“But what if you miss me?” I said sincerely. I think I even managed a slight tear then too; the good and useful kind of tear that sort of dangles from the corner of your shining and pitiful eyes, and I stared into his eyes with all of the innocence I could muster…

Sunday came, and I was forcefully bathed and violently thrust into clean itchy clothes that no one would wear on the weeken, followed by my feet being forced (in a non-Cinderella-like manner) into shoes that pinched and forced to carry a bible. I still hate Sundays.

It took a lot of church visits, at the prodding of my uncle, (who was clearly trying to kill me with and overdose of Christian kindness) before I heard the Easter story. In his version, a prophet who was the son of God was killed for my sins. I remember thinking that he really got hosed, because my only “sins” consisted of stealing apples from the neighbor’s tree and pounding on the occasional goody-two-shoes. Certainly nothing I would have been willing to die for. I tried to think of who I knew that I would actually be willing to die for. No one popped to mind immediately; well, maybe the dog, yes, the dog, and my canary.

The more I thought about it, the more it seemed that this guy’s dying was a little like jumping in front of a bullet meant for one of The Mod Squad or Mannix. You know, something that you just did out of instinct or because it was in the script. It seemed like a noble way to die, if only death would cooperate and be as temporary in reality as it was on television. If it were temporary, you wouldn’t hesitate. You’d jump in front of that bullet, die a hero’s death and be home for Easter dinner.

My uncle told me the story slowly, explaining that Jesus died, but he rose on the third day. Slowly, patiently...over, and over again. What I came away with was, three whole days of death wasn’t quite temporary enough. I thought it better to hold back on the heroism for a while.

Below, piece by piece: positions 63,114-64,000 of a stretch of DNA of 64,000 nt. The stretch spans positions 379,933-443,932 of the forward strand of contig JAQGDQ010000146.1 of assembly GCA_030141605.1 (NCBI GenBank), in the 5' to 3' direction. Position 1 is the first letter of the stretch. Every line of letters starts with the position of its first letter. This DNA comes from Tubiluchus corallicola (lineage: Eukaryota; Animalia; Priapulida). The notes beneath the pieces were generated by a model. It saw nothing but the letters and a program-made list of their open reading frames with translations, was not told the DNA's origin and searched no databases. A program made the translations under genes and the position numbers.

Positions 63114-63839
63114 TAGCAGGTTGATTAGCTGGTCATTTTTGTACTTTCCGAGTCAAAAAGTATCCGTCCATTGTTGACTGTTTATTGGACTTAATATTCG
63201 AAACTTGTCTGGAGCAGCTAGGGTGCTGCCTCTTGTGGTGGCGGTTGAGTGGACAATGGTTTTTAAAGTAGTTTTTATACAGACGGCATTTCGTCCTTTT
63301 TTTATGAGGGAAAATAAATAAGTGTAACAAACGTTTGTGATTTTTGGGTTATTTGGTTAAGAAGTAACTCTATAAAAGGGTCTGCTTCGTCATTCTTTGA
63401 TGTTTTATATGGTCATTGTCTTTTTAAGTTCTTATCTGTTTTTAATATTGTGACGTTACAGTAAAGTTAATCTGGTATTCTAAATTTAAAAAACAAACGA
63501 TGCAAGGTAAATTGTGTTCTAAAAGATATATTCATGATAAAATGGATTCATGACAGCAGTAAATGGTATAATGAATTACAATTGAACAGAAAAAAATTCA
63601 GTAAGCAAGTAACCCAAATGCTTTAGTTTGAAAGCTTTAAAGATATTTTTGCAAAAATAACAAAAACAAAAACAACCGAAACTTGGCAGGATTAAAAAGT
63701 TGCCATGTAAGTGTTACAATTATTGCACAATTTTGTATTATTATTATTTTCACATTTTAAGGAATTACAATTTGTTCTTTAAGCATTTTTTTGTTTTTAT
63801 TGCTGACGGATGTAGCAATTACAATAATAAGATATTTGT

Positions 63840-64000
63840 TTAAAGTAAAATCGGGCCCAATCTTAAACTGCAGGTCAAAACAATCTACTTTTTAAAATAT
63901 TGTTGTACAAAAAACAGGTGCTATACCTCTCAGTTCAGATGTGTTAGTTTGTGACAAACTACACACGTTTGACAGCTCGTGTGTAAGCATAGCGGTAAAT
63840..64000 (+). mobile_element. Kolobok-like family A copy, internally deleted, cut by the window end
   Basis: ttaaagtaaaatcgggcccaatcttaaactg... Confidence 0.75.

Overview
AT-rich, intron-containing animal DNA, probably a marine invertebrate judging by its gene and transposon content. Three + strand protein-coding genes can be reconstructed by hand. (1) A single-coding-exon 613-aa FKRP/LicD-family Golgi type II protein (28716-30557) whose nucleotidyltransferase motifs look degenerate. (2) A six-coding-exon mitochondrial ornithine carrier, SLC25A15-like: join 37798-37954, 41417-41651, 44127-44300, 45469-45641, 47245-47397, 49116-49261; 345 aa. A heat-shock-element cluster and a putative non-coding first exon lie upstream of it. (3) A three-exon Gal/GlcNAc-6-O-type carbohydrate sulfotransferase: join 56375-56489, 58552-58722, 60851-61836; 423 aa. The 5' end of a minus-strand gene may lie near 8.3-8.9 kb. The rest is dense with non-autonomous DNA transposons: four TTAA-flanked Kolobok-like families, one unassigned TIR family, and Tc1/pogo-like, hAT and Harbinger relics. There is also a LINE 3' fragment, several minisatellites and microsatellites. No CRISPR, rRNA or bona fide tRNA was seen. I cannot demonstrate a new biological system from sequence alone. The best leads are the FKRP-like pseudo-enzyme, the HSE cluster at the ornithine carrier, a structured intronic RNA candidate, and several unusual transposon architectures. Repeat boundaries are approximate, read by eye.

One thing the diversely religious in my family had in common was the tradition of the Easter dinner. But it generally involved so much in-fighting and complicated communications, it hardly seemed worth it. On the Saturday night before Easter, the families gathered at our house to begin preparations for the large family Easter dinner. This night always quickly became less about religion and family, and more about “celebrating.” By the end of the night, a great and hostile debate always erupted between the Catholics, Nazarine and Assembly of God men in our family; for the record, the Assembly of God men always seemed to be the most obnoxious. After hours of theological debate, the women would retire to another room or to the garden or to someplace, anyplace, else. The men generally buried their respective hatchets with cigars, bourbon and beer, since, they agreed, Jesus did turn water into wine and there was no specific scripture any of them could recall in which Jesus pronounced cigar smoke as sinful.

If that sort of reasoning is accurate, it makes me wonder (now; though it didn’t occur to me at the time) if, since the bible says you should not “frequent whores,” is going only once acceptable? But I digress…

That year, the men began their hatchet burying ritual in the dining room where my canary’s cage hung. I told my mother that I was worried that the noise would keep my bird awake and asked her if I could move it.

Mothers tend to worry more about their children, than show actual concern over what their children are worried about. I remembered that comment, so that as a parent I would never miss that signal.

She said, “little girls don’t have any business in a room full of grown men. Especially when they’re drunk!” How I wish I’d remembered that comment as clearly when I grew older! Like Cindy Lou Who, she patted my head, gave me a drink and sent me to bed. On my way to the stairs, I could see the men blowing cigar smoke into the cage and pouring a bit of brown liquor into the canary’s water dish, trying to get him to speak. I was angry. Angry because I was right about them, angry because I was small and couldn't stop them, angry that my mother was supposed to be my ally and she was shooing me off unconcerned about what the consequences could be for a bird surrounded by six drunken Mexicans, too stupid to realize the bird was a canary and not parrot, and could not speak! I could hear them from my bed, singing and harmonizing, the all important argument forgotten in favor of liquor and some twisted competition of the worst-singing-ever. I fell asleep.

In the morning I went downstairs to see what the Easter Bunny brought and to check on my bird, since I knew that he probably hadn’t been able to sleep because of the noise. The yellow canary was laying on the bottom of the cage. My first thought was: this bird must really be tired! I opened the cage and touched his belly, the bird didn’t move. I shook it a little, gently of course, because birds are very delicate; nothing. I went to wake up my mother to tell her something was wrong with my bird, and that he wasn’t moving. She followed me to the cage and checked the bird. “I’m sorry,” she said. “You’re bird died last night. He’s not going to wake up.”